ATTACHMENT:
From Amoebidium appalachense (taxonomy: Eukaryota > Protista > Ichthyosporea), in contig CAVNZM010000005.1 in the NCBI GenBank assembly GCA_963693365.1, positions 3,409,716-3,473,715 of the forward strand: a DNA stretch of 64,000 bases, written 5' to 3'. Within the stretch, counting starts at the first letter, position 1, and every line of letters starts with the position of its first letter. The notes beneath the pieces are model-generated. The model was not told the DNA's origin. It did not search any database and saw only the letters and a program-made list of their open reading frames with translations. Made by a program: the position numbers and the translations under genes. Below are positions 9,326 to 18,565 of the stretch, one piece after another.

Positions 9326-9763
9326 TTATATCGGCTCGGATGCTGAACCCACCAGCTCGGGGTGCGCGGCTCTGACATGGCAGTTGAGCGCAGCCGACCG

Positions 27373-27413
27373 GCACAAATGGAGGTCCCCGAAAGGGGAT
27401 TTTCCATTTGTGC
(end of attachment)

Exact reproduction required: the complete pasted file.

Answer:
From Amoebidium appalachense (taxonomy: Eukaryota > Protista > Ichthyosporea), in contig CAVNZM010000005.1 in the NCBI GenBank assembly GCA_963693365.1, positions 3,409,716-3,473,715 of the forward strand: a DNA stretch of 64,000 bases, written 5' to 3'. Within the stretch, counting starts at the first letter, position 1, and every line of letters starts with the position of its first letter. The notes beneath the pieces are model-generated. The model was not told the DNA's origin. It did not search any database and saw only the letters and a program-made list of their open reading frames with translations. Made by a program: the position numbers and the translations under genes. Below are positions 9,326 to 18,565 of the stretch, one piece after another.

Positions 9326-9763
9326 TTATATCGGCTCGGATGCTGAACCCACCAGCTCGGGGTGCGCGGCTCTGACATGGCAGTTGAGCGCAGCCGACCG

Positions 27373-27413
27373 GCACAAATGGAGGTCCCCGAAAGGGGAT
27401 TTTCCATTTGTGC